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First ever gene therapy success for congenital muscular dystrophy achieved


Researchers at the University of Pittsburgh reported the first study to achieve success with gene therapy for the treatment of congenital muscular dystrophy ( CMD ) in mice.

Moreover, their results, published in the Proceedings of the National Academy of Sciences ( PNAS ), indicate that a single treatment can have expansive reach to muscles throughout the body and significantly increase survival.

CMD is a group of some 20 inherited muscular dystrophies characterized by progressive and severe muscle wasting and weakness first noticed soon after birth. No effective treatments exist and children usually die quite young.

Despite gene therapy being among the most vigorously studied approaches for muscular dystrophy, it has been beset with uniquely difficult hurdles.
The genes to replace those that are defective in CMD are larger than most, so it has not been possible to apply the same methods successfully used for delivering other types of genes.
And because CMD affects all muscles, an organ that accounts for 40 percent of body weight, gene therapy can only have real therapeutic benefit if it is able to reverse genetic defects in every cell of the body's 600 muscle groups.

By using a miniature gene, similar in function to the one defective in CMD, and applying a newly developed method for "systemic" gene delivery, the researchers have shown that gene therapy for muscular dystrophy is both feasible and effective in a mouse model of especially profound disease.

Using this approach, the team, led by Xiao Xiao, reported that treated mice had physiological improvements in the muscles of the heart, diaphragm, abdomen and legs; and they grew faster, were physically more active and lived four times as long as untreated animals.

" While we have much farther to go until we can say gene therapy will work in children, we have shown here a glimmer of hope by presenting the first evidence of a successful gene therapy approach that improved both the general health and longevity in mice with congenital muscular dystrophy," said Xiao.

The most common form of CMD, and also one of the most severe, is due to a genetic mutation of laminin alpha-2, a protein that is essential for maintaining the structures that surround muscle cells and is an integral link in the chain of proteins that regulate the cell's normal contraction and relaxation. If the protein is defective, or is lacking, this outside scaffold, called the extra-cellular matrix, disintegrates, and the muscle cells become vulnerable to damage.

Simply replacing the defective gene with a good laminin alpha-2 gene is not possible because its size makes it impossible for researchers to get it to squeeze inside viral vectors – disarmed viruses that are used to shuttle genes into cells. But the team found a good stand-in in a similar protein called agrin that when miniaturized could be inserted inside an adeno-associated virus ( AAV ) vector.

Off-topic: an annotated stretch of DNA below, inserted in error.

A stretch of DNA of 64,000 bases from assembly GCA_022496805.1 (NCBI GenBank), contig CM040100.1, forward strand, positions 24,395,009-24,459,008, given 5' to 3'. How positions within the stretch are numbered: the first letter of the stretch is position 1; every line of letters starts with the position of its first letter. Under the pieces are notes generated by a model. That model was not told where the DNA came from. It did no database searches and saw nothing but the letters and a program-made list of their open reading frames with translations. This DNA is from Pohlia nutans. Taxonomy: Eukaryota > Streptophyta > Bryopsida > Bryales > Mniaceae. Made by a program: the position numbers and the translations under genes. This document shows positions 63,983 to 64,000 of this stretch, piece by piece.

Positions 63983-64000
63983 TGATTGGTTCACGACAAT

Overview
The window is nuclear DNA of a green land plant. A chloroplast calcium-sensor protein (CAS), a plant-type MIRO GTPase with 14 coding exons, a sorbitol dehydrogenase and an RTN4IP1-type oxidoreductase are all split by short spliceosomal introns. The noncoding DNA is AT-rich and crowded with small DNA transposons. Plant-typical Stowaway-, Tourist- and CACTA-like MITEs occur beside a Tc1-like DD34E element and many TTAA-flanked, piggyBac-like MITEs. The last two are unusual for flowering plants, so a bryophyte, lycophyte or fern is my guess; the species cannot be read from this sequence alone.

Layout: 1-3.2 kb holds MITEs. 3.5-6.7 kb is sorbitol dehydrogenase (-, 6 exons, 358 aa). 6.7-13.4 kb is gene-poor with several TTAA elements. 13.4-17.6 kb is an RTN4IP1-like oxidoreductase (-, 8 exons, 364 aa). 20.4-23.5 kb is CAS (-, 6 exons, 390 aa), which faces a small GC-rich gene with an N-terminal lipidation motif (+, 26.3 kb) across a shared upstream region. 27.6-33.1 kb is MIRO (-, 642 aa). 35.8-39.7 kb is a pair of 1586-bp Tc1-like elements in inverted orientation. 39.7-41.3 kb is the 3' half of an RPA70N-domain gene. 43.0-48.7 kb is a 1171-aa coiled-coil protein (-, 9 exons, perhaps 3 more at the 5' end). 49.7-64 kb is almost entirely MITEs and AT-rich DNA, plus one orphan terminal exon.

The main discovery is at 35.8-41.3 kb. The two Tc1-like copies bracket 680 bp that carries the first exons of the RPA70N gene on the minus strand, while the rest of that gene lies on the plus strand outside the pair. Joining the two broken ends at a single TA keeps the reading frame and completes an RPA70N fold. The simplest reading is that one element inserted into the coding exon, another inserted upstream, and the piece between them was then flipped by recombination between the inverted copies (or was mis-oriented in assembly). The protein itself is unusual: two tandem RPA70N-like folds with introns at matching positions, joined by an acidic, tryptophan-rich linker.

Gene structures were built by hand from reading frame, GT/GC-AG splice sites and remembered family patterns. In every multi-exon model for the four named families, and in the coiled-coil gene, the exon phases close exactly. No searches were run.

In the current study, the authors showed that two strains of AAV, AAV-1 and AAV-2, were effective in transferring the mini-agrin gene to cells in two mouse models.
The AAV-1 vector was given by systemic delivery – a single infusion into the abdominal cavity – a method the authors only recently described and which they used for the first time in this study to transfer a therapeutic gene.
The AAV-2 vector was delivered locally, given by intramuscular injection to different muscles of the leg.

With both approaches, muscle cells were able to assimilate and copy the genetic instructions for making mini-agrin.
Once produced, the mini-agrin protein functionally took the place of the laminin alpha-2 protein by binding to the key proteins on either end, thus restoring the cell's outside scaffolding and reestablishing the missing link to key structures inside the cell.

" It's probably not realistic to expect that we can achieve complete success using the mini-agrin gene, which while somewhat similar, is structurally unrelated to laminin alpha-2. Unless we address the underlying cause of congenital muscular dystrophy we're not likely to be able to completely arrest or cure CMD," added Chungping Qiao, the study's first author.

Future directions for research include finding a way to engineer the laminin alpha-2 gene. For this study, the authors chose to use the mini-agrin gene because researchers from the University of Basel, Switzerland, had already demonstrated it could improve the symptoms of muscular dystrophy in a transgenic mouse model, which has little clinical relevance.

Source: University of Pittsburgh Medical Center, 2005


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